In various embodiments, a stress buffer can be included as part of the IC device. The stress buffer can be disposed on the first surface of said die, and can be arranged such that the light sensing region can be exposed to the light source. The stress buffer may surround the light sensing region in some embodiments. The stress buffer can be a layer that is created at the wafer level, or can be a dam type structure that is created at the panel level. In some embodiments, the die can include one or more light sensitive areas to be shielded from the light source, and such shielding can be accomplished by the first encapsulant and/or stress buffer. In some embodiments, the first encapsulant includes one or more laser markings on an outer surface thereof.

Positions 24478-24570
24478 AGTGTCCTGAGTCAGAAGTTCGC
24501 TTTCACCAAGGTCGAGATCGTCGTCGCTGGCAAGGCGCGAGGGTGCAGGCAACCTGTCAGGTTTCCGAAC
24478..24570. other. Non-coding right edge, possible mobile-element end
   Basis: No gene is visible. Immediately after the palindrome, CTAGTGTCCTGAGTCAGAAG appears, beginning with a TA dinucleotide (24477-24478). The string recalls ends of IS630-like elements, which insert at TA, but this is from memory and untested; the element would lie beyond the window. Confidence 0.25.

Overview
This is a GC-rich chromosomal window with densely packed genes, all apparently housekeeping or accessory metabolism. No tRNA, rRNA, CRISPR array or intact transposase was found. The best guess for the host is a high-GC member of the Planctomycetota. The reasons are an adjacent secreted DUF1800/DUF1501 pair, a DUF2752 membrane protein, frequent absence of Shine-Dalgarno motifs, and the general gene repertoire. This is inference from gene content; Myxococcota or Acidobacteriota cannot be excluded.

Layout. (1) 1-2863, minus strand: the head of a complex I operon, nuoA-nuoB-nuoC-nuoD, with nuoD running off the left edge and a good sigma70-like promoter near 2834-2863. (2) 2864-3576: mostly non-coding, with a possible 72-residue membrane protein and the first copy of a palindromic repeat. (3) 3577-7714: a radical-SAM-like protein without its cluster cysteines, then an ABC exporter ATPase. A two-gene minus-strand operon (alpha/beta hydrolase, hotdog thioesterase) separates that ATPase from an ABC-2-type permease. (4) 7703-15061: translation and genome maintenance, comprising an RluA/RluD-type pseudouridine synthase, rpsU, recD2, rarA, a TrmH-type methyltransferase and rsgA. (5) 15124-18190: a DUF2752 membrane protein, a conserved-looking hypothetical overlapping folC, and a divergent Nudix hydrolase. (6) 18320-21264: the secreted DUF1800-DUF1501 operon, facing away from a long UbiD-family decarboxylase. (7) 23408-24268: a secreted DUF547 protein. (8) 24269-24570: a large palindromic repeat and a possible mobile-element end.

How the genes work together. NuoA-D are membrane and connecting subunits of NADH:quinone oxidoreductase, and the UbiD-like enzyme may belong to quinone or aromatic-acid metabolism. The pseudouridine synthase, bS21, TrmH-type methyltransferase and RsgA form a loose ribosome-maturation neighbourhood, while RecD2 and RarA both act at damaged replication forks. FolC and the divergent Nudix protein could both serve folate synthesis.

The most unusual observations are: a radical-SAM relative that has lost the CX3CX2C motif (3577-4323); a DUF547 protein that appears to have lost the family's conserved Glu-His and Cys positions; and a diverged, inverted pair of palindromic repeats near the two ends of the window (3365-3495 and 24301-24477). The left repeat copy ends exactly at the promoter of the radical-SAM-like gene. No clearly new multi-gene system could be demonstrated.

In various embodiments, methods for manufacturing an integrated circuit device or package therefore are disclosed. Process steps can include creating a die having a light sensing region, forming a stress buffer on the die such that the light sensing region can be exposed to an external light source, placing a mold directly against the stress buffer, dispensing a first encapsulant over the die while said mold remains in place, removing the mold after said first encapsulant has been dispensed, and dispensing a second encapsulant into an opening in the first encapsulant left behind by the mold. As in the foregoing embodiments, the mold can be adapted to facilitate the creation of an opening above the light sensing region when an encapsulant is dispensed thereabout. The first encapsulant can comprise an opaque material, and can be dispensed such that an opening above the light sensing region is created therein due to the presence of the mold. Also, the second encapsulant can comprise a transparent or translucent material and be adapted to transmit light therethrough from the light source to the light sensing region.